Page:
Nanotechnology harvests energy through the natural power of osmosis
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Spotted: As the world transitions away from fossil fuels, innovators are searching for new sources of energy. While hydropower, wind, and solar are already well-established, another emerging energy source takes advantage of the different salinity levels of salt and fresh water. Bio-based materials on a nanoscale can be used to harvest the energy that is produced when freshwater empties into the sea at river mouths. French energy company Sweetch Energy has developed ‘INOD technology’ that is making this possibility a reality. And best of all? As long as the river flows steadily, the energy supply will be steady.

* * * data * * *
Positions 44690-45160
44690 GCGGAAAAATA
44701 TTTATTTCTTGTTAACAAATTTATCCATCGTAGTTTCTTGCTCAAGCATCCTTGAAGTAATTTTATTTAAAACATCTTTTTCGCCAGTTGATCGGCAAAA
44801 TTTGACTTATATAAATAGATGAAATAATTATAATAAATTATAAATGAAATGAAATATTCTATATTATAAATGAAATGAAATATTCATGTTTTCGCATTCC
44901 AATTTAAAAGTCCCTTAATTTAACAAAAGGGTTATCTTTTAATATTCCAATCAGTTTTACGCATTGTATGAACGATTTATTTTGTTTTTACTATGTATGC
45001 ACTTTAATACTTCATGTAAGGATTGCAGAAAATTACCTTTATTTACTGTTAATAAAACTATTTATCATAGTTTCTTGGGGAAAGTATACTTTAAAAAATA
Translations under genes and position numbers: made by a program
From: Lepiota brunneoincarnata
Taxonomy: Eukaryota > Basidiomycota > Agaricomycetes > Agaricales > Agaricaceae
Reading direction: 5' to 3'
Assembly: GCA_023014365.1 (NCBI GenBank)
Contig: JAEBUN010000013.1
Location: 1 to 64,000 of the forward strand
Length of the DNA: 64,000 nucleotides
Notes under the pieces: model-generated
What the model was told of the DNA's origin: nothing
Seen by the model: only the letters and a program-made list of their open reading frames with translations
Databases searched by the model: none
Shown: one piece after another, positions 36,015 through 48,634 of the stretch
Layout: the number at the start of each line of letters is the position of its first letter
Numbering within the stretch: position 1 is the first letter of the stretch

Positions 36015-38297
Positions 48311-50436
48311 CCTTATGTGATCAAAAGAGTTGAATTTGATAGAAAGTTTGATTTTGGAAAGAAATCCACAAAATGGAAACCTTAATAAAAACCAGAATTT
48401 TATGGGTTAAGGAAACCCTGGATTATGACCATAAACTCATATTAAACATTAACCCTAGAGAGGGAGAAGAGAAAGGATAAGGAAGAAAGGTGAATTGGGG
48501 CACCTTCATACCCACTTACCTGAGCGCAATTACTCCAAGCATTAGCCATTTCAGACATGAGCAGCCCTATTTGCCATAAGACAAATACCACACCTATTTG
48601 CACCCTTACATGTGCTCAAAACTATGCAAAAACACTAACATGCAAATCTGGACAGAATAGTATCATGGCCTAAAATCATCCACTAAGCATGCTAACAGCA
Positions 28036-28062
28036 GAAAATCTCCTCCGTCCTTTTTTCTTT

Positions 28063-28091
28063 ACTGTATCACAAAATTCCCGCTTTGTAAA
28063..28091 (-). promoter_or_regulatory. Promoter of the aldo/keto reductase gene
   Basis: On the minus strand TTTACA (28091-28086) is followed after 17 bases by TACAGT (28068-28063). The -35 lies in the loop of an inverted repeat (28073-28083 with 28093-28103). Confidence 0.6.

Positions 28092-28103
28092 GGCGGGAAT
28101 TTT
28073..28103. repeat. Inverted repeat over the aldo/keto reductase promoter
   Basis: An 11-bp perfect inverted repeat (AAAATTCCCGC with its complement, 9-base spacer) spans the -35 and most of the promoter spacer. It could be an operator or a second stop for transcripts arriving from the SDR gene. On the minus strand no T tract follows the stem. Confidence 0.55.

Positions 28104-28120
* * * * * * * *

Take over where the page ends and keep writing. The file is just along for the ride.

Called osmotic energy, such steadiness and abundance is relatively rare among renewables, making the solution a reliable source of power for communities on the coast and beyond. Sweetch Energy’s proprietary electrode systems combined with nanoscale membranes minimises energy loss during conversion and transport.
Sweetch Energy and CNR, France’s leading producer of renewable power, recently announced their partnership in building the world’s first osmotic power plant. Located in the Rhone delta, the largely untapped source of energy will add another option to CNR’s solar, wind, and hydro offer.
The oceans are a global asset, so finding ways to keep them healthy while taking advantage of their size and power is a complex challenge. Two innovations spotted by Springwise that make great use of saltwater is an ocean-assisted carbon removal plant and a portable lamp powered by seawater.
Written By: Keely Khoury